Monday, June 4, 2012

East of the Great Divide

We are at the Skidway Campground in the Helena National Forest (map), just off US-12 east of Townsend, Montana. There are just 13 sites here, but once again we had the entire place to ourselves. Previous occupants had gathered a good deal of firewood, albeit not very high quality, and I was able to grill our steak over wood coals. It was warm enough to dine al fresco on the picnic table, and we had a great view of snow-capped mountains around us including Mt. Edith.

Our guides said this place was difficult to access for large rigs, so we parked at the bottom of the hill along US-12 and I scouted it on the scooter first, as it is two miles up a dirt road, and I did not want to discover there was no place to turn around. As it turned out, though, other than a fairly sharp uphill right-hander into the camping loop, the entire route and campground was easily accessible. Our guide also said there was water here, which we needed, but that turns out to be a hand-pump well, so we ended up pumping five gallons into our collapsible water jug and transferring it to the tank, to ensure we had enough for the night (we use about ten gallons a day aboard Odyssey). The guides had also said this campground was free, but, alas, it is now $10 per night.

Yesterday we traversed the Mullan Pass into Helena, passing through the western section of the Helena National Forest. We stopped at the brake check area on the Continental Divide to let everything cool down before the 8% descent, having lunch in the process. The retarder easily handled the downgrade, however, and we made it to Helena without ever touching the brakes. As state capitals go, Helena is a sleepy little place, and US-12 goes right through it.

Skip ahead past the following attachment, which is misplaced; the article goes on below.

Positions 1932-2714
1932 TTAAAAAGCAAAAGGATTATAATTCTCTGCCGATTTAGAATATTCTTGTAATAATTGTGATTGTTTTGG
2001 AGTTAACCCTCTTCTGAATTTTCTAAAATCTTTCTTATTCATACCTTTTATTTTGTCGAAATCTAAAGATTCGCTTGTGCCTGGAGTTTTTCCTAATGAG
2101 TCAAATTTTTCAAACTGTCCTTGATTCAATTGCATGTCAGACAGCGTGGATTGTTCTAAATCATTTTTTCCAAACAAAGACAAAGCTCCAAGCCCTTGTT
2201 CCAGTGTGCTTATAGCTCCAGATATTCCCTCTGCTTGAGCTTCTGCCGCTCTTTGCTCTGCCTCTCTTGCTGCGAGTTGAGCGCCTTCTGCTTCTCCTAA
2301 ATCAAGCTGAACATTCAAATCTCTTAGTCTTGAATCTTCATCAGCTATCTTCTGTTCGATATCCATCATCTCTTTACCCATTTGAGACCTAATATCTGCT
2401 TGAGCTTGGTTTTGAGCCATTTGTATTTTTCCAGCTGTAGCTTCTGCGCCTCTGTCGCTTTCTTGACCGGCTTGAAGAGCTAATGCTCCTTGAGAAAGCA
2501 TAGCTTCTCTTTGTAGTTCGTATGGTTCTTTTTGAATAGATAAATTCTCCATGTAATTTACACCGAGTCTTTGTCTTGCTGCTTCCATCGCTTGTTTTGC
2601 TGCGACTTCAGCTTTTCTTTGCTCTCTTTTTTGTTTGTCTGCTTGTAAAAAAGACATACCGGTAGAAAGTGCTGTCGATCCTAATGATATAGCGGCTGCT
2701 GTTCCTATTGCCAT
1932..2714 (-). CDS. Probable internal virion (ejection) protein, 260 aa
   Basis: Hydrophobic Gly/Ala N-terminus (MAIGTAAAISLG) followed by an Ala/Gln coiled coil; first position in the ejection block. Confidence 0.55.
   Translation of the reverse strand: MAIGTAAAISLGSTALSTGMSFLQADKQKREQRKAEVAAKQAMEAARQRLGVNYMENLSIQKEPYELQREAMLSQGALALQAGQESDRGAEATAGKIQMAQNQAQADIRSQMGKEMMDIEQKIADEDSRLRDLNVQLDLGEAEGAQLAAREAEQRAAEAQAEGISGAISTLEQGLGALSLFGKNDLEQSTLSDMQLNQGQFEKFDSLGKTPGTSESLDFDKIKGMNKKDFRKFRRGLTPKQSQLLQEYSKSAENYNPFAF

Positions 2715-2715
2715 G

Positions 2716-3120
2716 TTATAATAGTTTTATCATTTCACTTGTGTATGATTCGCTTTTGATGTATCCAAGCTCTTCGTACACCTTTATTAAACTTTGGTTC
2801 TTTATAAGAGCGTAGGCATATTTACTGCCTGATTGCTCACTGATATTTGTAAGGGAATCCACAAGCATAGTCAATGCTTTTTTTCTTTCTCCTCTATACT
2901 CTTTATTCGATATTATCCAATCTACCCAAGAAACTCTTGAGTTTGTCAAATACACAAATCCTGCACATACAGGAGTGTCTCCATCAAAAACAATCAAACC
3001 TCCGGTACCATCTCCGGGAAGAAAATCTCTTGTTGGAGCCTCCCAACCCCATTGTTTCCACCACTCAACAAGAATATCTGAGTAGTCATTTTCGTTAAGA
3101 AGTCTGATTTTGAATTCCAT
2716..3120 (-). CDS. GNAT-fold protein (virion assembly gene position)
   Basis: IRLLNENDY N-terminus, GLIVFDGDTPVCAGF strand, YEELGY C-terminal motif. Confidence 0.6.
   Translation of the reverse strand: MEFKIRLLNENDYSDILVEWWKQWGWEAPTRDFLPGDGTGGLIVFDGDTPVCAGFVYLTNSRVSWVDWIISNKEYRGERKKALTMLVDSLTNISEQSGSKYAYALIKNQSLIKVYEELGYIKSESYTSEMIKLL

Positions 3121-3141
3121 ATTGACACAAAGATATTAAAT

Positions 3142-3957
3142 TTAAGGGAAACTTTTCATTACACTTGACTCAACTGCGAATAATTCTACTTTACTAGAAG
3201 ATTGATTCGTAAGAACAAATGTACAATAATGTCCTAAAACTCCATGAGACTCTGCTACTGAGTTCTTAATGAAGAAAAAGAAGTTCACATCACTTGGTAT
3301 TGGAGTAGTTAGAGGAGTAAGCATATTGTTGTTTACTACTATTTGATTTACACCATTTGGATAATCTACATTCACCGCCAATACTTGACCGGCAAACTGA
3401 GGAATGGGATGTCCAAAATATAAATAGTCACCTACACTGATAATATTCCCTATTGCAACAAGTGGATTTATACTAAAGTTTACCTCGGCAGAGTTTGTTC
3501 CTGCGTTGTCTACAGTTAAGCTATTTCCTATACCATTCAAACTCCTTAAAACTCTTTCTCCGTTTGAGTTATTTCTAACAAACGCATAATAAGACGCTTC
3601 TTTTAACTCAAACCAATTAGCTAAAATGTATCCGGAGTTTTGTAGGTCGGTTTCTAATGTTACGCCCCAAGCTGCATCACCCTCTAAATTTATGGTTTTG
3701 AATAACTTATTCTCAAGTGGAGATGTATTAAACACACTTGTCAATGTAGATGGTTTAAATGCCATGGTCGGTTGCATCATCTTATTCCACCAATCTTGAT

Our directory had a couple of stopping options in Helena, but there was really nothing we wanted to see there, so we continued east to Townsend, where our guides listed a free campground near Canyon Ferry Lake, just north of town. The campground was, indeed, free, and had we felt the need to stay near a town it would have been a good option, but it was very nearly full and otherwise rather unappealing. We continued instead to the National Forest.

Our official Forest Service map listed a somewhat more convenient campground a few miles west of here called Deep Creek. Sometime in the decade since that map was published, however, that site has been redesignated as a picnic area for day use only, so we continued here. We're really glad we did, because the view is nice, we had our preferred solitude, and the temperature was pleasant at this elevation. This was also the quietest place we've stayed in recent memory, with no insect sounds at all after dark. The late afternoon and evening, however, were full of birdsong, including grouse thumping.

We've been ruminating about whether to drop south into Yellowstone or not. We had a wonderful visit there four years ago (June, 2008 archive), and we'd been thinking about returning some day, but we also remember the camping as being quite crowded inside the park. The park roads are also congested this time of year, and it's a long way off our route to South Dakota. As breathtaking as it is there, we're going to continue eastward. Although the actual decision point is somewhat east of here, on US-89 north of Ringling, and we've been known to change our minds at the last yawning instant.

Absent that, we should be continuing on US-12 east of Martinsdale until Lavina, where we will likely turn south on MT-3 to Billings. We could, alternatively, continue east on 12 all the way to Selby, SD -- both routes are about the same length and equally interesting, but at some point we will need water, fuel, and a new battery for the genny, so we need to swing through some part of civilization.

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